Jungle Bush Quails
The Jungle Bush Quail Perdicula asiatica is endemic to South Asia. specifically India and Sri Lanka. They have been introduced to the Réunion Island. They are found in small coveys and can be seen when they burst out into flight from under vegetation.
They prefer dry grasslands, but can also be found in wooded areas.
They are common in their range.
They are small birds no bigger than the rain quails. The male has a rufous red head with a slight brown mottling on top, and on the back with black, brown and yellow. The breast is barred with white and black. The wings are marked very similar to that of the grey partridge. The males have a small, but noticeable, spur.
The female is alike, except for the salmon pink/red replacing the barring on the breast.
They are generally fairly tame and the male’s loud warbling trill is amazing for such small a bird.
Aviculture / Breeding
They are not common in aviculture. Breeders have shown little interest, probably because of their drab plumage.
Minimum cage size is 4' x 2' x2'; however, they do best in an aviary setting, as they will feed on spilled bird seed on the aviary floor, facilitating housekeeping duties. Like many quails, this species is very flighty and a soft top such as 1" foam is recommended if they are to be cage bred.
Whatever their housing is, they need to be provided with plenty of green branches to provide sheltered and a place for the hens to lay.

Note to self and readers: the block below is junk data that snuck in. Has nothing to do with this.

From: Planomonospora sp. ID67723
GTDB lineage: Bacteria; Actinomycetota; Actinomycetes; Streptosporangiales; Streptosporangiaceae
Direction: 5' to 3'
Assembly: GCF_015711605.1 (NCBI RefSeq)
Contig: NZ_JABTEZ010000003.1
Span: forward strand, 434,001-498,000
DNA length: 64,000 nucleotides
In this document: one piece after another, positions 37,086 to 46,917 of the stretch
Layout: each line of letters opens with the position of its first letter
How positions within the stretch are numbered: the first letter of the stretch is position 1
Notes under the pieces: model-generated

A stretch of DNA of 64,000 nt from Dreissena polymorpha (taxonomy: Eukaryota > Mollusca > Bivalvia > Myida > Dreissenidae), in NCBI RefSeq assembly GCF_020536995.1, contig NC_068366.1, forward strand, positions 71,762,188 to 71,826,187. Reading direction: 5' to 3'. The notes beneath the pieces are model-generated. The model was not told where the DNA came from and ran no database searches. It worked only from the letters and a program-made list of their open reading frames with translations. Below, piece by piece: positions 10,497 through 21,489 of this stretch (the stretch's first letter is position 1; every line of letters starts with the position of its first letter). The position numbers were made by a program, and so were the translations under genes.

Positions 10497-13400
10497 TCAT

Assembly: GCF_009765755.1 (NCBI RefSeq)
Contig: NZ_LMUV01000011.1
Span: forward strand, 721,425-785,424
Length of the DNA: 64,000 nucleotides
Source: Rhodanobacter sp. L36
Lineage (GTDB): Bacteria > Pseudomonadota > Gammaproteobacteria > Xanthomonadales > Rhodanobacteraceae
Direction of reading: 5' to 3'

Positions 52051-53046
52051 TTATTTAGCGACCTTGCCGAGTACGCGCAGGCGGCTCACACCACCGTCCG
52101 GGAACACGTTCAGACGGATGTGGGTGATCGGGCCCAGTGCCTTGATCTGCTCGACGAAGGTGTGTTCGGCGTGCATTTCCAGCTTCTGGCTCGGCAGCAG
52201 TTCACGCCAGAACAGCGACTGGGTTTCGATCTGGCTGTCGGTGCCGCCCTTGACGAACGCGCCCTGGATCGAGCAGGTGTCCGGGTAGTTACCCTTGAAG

These birds are not winter hardy and some heat needs to be provided cold weather. Jungle bush should be kept in pairs as the dominant hen will kill the other females during the breeding season. Outside that season, this aggression doesn't usually take place and several females can be kept together.
Cocks are fertile at about 6 months of age. Breeding season starts in mid-spring (April) and continues into the autumn.
The normal clutch size averages 5 to 7 eggs. The pure white eggs are laid on consecutive days. The incubation period is 19 to 20 days. Pairs are usually devoted. The hens will nearly always incubate the eggs alone, but the cock will assist in the rearing of the chicks.
Some breeders reported that the chicks seemed to loose any instinct to peck and feed themselves within a very few hours of hatching forcing them to be placed in a brooder. Scattering fine crumbles on the floor enticed them to eat. Live food is not to be recommended as they are virtually impossible to wean on to anything else. They are also prone to rickets from about the age of 8 weeks onwards. One oddity of the species was the ever-increasing thickness of the scales on their legs. A closed ring that fits a young chick will amputate the bird’s leg by the time it is several years old, unless the ring is removed.
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